After the flyby of Comet Hartley 2 on Nov. 14 by the Deep Impact spacecraft on its EPOXI mission, I was asked by a colleague if comets, particularly long-period comets from the outer solar system, pose a worrisome impact threat to Earth. He was thinking in particular of the Comet Shoemaker-Levy 9 impact into Jupiter in 1994, releasing explosive energy hundreds of times that of Earth’s nuclear stockpile. Is such a comet collision a near-term threat to our civilization?
The chances against a large comet striking Earth in the near future are, well, astronomical. Comets make up about 1% of the total impact threat to Earth. (The largest threat is from near-Earth asteroids.) Even near-Earth comets (NECs) are just a few percent of the Near-Earth Object (NEO) population, and are smaller than the typical comets from the outer solar system. (Hartley 2 was just over a kilometer long).
Right now we have no technology to find long-period comets, and they are big (~ 10 km) and come in with such high velocity that we can’t do much except nuke them…and that may not work. SO – we should not do anything about the comet hazard now, count on the odds being in our favor for centuries (extinction events occur about every 100 M years), and say that future technology will be much more capable of dealing with comets.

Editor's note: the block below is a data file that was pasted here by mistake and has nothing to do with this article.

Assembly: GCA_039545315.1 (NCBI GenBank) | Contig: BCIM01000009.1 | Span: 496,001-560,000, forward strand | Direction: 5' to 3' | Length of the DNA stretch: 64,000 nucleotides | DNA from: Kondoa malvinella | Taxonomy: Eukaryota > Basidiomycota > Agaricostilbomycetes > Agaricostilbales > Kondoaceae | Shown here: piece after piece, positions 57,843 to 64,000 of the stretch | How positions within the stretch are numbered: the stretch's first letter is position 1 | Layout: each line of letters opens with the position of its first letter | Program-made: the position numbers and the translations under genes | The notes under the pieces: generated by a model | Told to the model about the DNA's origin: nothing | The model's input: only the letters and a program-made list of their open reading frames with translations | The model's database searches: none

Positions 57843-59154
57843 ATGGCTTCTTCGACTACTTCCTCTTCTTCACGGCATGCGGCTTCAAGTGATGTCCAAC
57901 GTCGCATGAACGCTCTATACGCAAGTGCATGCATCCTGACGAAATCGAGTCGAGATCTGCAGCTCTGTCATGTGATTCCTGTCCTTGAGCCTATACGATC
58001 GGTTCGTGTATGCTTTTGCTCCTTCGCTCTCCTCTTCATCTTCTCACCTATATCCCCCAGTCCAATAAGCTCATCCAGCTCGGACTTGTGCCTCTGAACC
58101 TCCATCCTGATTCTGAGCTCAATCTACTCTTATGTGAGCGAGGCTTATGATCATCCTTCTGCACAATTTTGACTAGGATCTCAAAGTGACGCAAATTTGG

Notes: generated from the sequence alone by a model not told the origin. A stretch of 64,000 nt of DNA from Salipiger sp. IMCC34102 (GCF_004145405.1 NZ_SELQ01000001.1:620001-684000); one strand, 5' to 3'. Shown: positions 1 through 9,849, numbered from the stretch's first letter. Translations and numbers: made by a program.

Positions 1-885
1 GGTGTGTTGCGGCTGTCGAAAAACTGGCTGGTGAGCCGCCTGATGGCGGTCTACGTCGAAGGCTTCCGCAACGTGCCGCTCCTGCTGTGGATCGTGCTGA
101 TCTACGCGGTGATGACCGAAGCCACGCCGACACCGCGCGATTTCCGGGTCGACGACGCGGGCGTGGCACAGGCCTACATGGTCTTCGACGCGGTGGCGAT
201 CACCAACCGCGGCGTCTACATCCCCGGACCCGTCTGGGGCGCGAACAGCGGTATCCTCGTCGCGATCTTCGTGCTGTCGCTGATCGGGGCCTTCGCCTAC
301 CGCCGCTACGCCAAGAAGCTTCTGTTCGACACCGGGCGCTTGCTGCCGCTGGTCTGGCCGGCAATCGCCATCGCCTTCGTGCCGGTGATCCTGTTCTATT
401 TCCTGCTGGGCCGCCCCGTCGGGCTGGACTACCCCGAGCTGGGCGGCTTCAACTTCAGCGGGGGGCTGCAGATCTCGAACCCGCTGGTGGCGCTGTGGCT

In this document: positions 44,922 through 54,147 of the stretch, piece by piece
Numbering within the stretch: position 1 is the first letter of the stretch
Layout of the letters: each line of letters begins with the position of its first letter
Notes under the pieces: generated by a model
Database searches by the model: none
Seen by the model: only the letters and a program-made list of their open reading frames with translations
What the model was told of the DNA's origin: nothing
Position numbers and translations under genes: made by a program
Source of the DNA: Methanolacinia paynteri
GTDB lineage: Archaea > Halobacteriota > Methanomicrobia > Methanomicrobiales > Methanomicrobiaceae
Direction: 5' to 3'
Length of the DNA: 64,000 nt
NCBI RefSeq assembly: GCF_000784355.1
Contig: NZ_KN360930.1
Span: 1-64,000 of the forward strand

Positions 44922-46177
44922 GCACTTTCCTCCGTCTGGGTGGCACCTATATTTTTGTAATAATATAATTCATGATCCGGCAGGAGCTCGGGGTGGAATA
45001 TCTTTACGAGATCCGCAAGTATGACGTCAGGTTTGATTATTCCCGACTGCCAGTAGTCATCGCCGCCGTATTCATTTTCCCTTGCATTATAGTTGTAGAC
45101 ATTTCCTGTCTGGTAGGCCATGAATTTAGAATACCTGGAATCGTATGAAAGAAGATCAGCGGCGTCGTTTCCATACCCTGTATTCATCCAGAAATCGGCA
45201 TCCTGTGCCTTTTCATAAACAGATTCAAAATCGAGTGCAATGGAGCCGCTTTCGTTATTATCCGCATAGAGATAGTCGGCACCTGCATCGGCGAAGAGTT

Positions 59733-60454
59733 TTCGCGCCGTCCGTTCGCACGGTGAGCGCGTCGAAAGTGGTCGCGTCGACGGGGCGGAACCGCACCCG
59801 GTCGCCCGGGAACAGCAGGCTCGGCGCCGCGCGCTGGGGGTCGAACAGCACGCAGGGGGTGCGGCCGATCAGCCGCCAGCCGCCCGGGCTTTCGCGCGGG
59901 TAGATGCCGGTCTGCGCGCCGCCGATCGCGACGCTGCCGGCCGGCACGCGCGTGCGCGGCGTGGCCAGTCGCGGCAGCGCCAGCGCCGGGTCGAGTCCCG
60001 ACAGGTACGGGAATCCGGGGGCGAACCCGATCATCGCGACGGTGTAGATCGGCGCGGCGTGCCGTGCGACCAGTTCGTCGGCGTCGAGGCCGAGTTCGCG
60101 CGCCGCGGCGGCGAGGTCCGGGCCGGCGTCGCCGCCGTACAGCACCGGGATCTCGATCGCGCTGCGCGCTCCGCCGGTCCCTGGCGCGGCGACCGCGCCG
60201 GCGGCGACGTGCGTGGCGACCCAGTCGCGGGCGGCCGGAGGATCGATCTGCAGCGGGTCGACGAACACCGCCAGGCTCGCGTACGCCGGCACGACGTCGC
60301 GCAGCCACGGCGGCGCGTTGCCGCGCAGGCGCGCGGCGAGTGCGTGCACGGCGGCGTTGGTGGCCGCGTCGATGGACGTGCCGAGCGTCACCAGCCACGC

The most likely impact situation in the next few centuries is a small (just above atmospheric penetration threshold) object that will detonate with a few megatons of TNT force. Right now it would happen without warning. But it would also probably hit over the ocean or sparsely inhabited area (most of Earth). But if we do the modest search mission (space-based telescope), we will find most of these objects in next 10 years, enabling us to decide if we must divert one. Ignorance has “protected” us til now, but knowledge is power.
I would not overplay the threat to civilization. Hurricanes are terrible but don’t threaten civilization. NEOs are bigger disasters than hurricanes if they hit in the wrong place, but only a tiny fraction can threaten civilization. But we can cope with a damaging impact (disaster response), and we can also avoid them altogether with a very modest investment (2% of NASA budget over 10 years).
Read the recommendations of the NASA Advisory Council’s ad hoc Task Force on Planetary Defense (Oct 2010). (I co-chaired with Apollo 9 astronaut Rusty Schweickart).
The impact hazard is real, but it is manageable with a very modest investment of NASA’s budget over the next 10 years. Consider it asteroid insurance!